According to a Wednesday report by Russia Today, the UAS facility was officially opened at Vilseck Army Airfield by US 7th Army Joint Multinational Training Command (JMTC). The drones are due to start their operation next Monday.
The report said that Hunter MQ-5B systems would fly the distance between Hohenfels and Grafenwoehr, in the south east of Germany. Hohenfels is almost 100 kilometer further south from the town of Grafenwoehr.
Under an agreement between Washington and Berlin, they are allowed to use two ‘air bridges’ in the east of Germany to train operators. It marks the first time that a US unmanned aerial vehicle will fly beyond the limits of military training areas.
The US army says the unmanned aerial vehicles will only be employed for training drone operators rather than spying purposes, and will not carry arms.
“The air bridge will only be used for transit between the two training areas,” said Col. John Norris, commander of the Joint Multinational Readiness Center (JMRC) in Hohenfels. “No UAS will carry weapons through the air bridge.”
Drone operator Sgt. Carson Wilson said, “We’re here to let people know the camera is only to avoid obstacles, not to watch what people are doing.”
Brig. Gen. Walter E. Piatt, JMTC Commander also said, “Although we only use UASs at JMTC to train Soldiers — they are not armed, nor do they record data when in flight. We understand that our German neighbors have concerns and we want to make sure we address those concerns.”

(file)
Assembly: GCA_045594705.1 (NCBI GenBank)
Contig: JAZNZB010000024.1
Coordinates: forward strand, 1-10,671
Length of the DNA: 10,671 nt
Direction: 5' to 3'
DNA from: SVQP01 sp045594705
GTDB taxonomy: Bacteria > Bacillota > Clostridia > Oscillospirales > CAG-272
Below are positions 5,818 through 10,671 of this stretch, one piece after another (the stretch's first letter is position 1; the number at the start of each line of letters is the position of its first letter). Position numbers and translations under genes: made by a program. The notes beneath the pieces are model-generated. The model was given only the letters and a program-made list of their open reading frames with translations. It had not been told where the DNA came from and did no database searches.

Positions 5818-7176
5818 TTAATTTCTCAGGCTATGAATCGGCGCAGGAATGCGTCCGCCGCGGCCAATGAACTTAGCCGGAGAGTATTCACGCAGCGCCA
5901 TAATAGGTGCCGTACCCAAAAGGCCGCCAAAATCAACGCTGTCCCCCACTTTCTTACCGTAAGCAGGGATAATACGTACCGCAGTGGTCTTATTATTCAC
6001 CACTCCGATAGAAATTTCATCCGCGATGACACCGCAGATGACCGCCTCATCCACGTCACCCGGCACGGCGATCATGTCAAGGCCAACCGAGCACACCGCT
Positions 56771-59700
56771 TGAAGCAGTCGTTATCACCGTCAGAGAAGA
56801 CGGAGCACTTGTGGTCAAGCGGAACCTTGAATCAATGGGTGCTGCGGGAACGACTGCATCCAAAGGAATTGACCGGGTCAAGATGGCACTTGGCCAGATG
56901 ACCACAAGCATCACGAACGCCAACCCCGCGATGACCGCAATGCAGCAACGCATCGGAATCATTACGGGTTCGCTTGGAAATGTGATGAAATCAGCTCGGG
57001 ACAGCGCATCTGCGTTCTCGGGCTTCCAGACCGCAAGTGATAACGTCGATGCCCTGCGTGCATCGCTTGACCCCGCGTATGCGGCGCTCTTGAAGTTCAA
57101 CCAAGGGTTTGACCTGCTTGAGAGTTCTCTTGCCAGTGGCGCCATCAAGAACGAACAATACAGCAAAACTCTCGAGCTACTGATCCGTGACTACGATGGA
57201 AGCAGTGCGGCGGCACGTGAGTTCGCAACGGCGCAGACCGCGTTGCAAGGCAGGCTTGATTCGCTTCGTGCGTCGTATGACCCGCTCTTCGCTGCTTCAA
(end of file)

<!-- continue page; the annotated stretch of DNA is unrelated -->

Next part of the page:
However, local communities have expressed concern about the project, as German people fear that their freedom might be violated after the drones come into operation.
“It’s a big issue here in general, and it’s a very German topic,” German reporter Constanze Schulze said.
“There are many discussions going on about unmanned units, and of course there is some concern. I think that is why you see so many reporters here [in Vilseck]. Everyone is talking about it.”
Public skepticism has risen after the recent scandal about US National Security Agency (NSA) spying activities in Germany, which led to several protests in the country.
German politicians are also concerned about the issue. Reinhold Strobl of the Social Democratic Party of Germany (SPD) said Germans were informed “too late” and authorities in the country as well as US military provided “inadequate” information ahead of the deployment.
Strobl added that Germans would have remained completely unaware of the issue if it had not been for test flights carried out in July.
Germans are furious at the reported data sharing between German secret services and their American counterparts.
In August, a report by German weekly magazine Der Spiegel showed that the country’s foreign intelligence agency Bundesnachrichtendienst (BND) had sent massive amounts of intercepted communications data to the NSA in December last year.